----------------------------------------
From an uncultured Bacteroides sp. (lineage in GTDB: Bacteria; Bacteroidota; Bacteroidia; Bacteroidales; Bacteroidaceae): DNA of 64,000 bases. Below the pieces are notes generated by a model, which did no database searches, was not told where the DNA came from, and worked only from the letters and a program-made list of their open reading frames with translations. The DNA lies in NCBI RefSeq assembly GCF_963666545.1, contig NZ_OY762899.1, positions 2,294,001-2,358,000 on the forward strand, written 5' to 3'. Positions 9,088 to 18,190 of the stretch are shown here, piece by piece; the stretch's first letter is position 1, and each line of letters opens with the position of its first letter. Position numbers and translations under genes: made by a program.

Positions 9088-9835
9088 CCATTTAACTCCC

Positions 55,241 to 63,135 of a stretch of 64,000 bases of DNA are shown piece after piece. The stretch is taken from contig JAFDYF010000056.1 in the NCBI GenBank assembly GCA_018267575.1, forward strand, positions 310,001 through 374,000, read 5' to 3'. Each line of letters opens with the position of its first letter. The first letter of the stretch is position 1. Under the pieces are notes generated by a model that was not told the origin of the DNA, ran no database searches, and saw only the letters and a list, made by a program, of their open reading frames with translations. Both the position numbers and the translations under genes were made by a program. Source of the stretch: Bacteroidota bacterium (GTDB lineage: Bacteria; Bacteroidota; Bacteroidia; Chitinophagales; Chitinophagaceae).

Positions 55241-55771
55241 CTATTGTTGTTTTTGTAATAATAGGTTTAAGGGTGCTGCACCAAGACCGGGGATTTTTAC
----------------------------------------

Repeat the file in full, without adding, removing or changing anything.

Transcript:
From an uncultured Bacteroides sp. (lineage in GTDB: Bacteria; Bacteroidota; Bacteroidia; Bacteroidales; Bacteroidaceae): DNA of 64,000 bases. Below the pieces are notes generated by a model, which did no database searches, was not told where the DNA came from, and worked only from the letters and a program-made list of their open reading frames with translations. The DNA lies in NCBI RefSeq assembly GCF_963666545.1, contig NZ_OY762899.1, positions 2,294,001-2,358,000 on the forward strand, written 5' to 3'. Positions 9,088 to 18,190 of the stretch are shown here, piece by piece; the stretch's first letter is position 1, and each line of letters opens with the position of its first letter. Position numbers and translations under genes: made by a program.

Positions 9088-9835
9088 CCATTTAACTCCC

Positions 55,241 to 63,135 of a stretch of 64,000 bases of DNA are shown piece after piece. The stretch is taken from contig JAFDYF010000056.1 in the NCBI GenBank assembly GCA_018267575.1, forward strand, positions 310,001 through 374,000, read 5' to 3'. Each line of letters opens with the position of its first letter. The first letter of the stretch is position 1. Under the pieces are notes generated by a model that was not told the origin of the DNA, ran no database searches, and saw only the letters and a list, made by a program, of their open reading frames with translations. Both the position numbers and the translations under genes were made by a program. Source of the stretch: Bacteroidota bacterium (GTDB lineage: Bacteria; Bacteroidota; Bacteroidia; Chitinophagales; Chitinophagaceae).

Positions 55241-55771
55241 CTATTGTTGTTTTTGTAATAATAGGTTTAAGGGTGCTGCACCAAGACCGGGGATTTTTAC